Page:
How I love youYoung children under five are well catered for. How I Love You by Anna Pignataro (Scholastic Press, March 2014) oozes tenderness and charm. What it lacks in narrative depth is more than compensated for by the understated beauty of Pignataro’s glorious illustrations. Children will enjoy mimicking the high-lighted prose as they visit a diverse collection of Aussie animals at bedtime, each revealing by their actions just how they love their mummies. Sweet and perfect for bedtime togetherness.
Mummy You're Special to MeSimilar in design and content is Laine Mitchell’s and Kim Fleming’s, Mummy, You’re Special To Me. (Scholastic Australia, April 2014). Again this is less of a story and more of an exploration of the divine diversity and uniqueness of mummies all over the planet.
Little Giraffe thinks his mummy is super special because she’s ‘kind’ and ‘strong as a knight’. As he navigates through life, he discovers a universe of other mummies each with their own special qualities. My favourite encounter was sipping tea with Little Camel’s hip and groovy Gran.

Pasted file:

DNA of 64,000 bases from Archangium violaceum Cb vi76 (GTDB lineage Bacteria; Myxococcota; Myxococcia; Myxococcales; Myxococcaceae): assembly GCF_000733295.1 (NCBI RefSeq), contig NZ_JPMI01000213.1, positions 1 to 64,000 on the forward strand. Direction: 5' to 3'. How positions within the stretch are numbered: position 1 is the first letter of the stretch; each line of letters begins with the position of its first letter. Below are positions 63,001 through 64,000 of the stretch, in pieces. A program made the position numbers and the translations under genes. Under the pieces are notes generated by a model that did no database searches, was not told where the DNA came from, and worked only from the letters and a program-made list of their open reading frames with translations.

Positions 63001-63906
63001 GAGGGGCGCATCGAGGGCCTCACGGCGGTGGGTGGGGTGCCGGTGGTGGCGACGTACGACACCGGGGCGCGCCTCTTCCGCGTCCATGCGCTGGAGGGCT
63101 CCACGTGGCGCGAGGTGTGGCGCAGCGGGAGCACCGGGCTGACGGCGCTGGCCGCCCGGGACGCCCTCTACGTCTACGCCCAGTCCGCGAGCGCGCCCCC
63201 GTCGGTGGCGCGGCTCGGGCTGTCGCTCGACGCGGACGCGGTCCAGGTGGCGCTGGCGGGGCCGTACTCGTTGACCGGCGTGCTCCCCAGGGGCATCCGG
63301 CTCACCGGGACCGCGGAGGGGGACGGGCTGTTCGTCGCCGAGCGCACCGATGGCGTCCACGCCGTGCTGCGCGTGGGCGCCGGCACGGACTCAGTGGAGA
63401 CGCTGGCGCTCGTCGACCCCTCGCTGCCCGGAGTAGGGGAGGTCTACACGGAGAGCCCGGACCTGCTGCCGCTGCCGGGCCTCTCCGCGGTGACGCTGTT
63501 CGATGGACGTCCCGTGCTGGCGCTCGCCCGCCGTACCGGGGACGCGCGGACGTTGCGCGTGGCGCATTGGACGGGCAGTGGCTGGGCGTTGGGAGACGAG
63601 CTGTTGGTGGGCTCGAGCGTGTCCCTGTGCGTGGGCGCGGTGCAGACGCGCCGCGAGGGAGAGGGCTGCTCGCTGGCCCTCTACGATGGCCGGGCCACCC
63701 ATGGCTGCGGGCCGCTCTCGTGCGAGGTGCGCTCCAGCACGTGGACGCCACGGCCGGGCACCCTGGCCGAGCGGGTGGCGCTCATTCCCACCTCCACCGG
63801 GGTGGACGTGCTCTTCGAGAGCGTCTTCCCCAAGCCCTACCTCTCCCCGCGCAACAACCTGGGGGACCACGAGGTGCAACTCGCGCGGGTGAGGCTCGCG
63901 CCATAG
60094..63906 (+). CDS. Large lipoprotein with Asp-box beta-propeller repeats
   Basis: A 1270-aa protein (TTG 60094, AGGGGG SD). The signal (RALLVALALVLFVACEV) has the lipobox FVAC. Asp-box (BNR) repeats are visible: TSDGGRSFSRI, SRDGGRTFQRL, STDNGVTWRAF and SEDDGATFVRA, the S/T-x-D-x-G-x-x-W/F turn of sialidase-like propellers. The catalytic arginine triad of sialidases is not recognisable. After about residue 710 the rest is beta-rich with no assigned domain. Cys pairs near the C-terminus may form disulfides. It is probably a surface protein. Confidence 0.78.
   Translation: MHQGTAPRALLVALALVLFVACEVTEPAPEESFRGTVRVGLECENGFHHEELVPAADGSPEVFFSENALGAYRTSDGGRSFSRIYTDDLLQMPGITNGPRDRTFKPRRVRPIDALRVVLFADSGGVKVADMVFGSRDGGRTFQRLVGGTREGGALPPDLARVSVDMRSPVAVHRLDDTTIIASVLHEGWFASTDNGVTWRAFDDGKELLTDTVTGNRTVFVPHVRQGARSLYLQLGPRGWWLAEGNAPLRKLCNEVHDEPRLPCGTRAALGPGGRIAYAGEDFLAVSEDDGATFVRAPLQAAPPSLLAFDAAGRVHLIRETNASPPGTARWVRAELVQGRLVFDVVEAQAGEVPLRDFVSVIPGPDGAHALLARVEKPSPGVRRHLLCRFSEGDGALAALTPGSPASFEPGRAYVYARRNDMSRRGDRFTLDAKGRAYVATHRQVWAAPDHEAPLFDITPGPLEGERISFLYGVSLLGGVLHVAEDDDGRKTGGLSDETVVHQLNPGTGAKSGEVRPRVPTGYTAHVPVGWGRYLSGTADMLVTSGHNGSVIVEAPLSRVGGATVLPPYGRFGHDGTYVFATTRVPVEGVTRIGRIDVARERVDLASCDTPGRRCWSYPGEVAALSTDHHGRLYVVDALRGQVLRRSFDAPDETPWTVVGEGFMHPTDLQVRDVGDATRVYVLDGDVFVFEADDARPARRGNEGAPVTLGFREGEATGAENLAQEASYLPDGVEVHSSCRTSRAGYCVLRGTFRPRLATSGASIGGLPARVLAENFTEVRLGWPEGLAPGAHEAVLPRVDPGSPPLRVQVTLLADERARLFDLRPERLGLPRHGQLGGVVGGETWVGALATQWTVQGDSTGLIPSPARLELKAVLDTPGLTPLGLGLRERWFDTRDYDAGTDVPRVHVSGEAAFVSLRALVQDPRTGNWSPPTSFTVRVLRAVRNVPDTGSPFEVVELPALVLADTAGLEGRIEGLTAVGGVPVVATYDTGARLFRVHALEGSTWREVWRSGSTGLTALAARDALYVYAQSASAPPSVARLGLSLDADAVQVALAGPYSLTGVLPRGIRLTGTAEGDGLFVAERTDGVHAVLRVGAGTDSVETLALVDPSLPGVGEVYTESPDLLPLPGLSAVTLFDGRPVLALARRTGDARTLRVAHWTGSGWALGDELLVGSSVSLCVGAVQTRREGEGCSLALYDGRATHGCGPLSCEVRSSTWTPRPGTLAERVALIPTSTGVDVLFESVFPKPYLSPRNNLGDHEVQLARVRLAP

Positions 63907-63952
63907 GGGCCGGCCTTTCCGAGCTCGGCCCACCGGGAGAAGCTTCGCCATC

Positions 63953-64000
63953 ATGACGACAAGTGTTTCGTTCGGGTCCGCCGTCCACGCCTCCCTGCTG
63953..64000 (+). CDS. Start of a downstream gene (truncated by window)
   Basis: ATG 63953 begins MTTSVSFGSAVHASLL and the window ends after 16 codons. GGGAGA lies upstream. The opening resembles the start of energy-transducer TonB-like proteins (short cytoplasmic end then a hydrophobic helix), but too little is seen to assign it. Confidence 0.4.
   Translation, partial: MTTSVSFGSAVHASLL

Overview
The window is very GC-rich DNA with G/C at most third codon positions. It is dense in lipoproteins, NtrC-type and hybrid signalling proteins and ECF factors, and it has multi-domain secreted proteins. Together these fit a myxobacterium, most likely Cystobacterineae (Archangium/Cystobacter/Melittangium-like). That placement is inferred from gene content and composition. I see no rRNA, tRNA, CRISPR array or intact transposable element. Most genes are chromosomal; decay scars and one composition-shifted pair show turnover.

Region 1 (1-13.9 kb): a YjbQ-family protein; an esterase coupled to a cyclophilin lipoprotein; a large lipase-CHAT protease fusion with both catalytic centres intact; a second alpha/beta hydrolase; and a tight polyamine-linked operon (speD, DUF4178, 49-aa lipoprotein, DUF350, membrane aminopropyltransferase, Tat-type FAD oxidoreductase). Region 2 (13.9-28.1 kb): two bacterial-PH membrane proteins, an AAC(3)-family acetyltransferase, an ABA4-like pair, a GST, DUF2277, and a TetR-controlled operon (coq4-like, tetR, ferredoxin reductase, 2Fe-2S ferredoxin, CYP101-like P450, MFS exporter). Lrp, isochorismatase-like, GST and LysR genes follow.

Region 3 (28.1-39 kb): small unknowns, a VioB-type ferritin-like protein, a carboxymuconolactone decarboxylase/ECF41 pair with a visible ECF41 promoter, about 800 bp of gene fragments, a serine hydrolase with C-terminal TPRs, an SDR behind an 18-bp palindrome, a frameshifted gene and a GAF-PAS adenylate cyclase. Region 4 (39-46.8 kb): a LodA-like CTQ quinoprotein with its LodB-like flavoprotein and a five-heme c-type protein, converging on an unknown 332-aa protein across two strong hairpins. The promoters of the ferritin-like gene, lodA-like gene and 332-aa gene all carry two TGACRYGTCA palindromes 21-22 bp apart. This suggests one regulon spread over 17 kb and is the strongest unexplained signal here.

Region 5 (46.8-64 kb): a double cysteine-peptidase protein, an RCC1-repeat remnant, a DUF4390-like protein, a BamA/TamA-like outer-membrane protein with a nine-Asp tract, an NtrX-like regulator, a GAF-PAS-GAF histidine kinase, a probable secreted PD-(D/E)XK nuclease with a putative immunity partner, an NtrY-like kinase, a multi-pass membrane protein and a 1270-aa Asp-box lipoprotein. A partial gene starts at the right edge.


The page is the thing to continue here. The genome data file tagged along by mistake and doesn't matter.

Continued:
Some of Mitchell’s rhyming verse felt a little off key at times but Fleming’s adorable, multi-technique illustrations were special enough to send me right back to the beginning to enjoy it all over again.

Hootie the CutieHootie the Cutie (New Frontier Publishing, April 2014) by Michelle Worthington and fresh newcomer to the children’s book scene, illustrator Giuseppe Poli, could as easily be enjoyed by dads and grandparents but deserves special mention here, because what mum does not welcome a little dragon magic in her day?
Worthington weaves a winsome, whimsical woodland tale about an owl, small in stature but large in heart and spirit, and brave beyond all measure as it turns out. Poli completes the very pleasing tapestry with illustrations that will enchant the pants off you.
Hootie the Cutie reminds us that sometimes loving (our children) is about allowing for growth and letting go while simultaneously showing pre-primary aged children that independent thought and actions are qualities that can shape and strengthen who you really are. Highly commendable.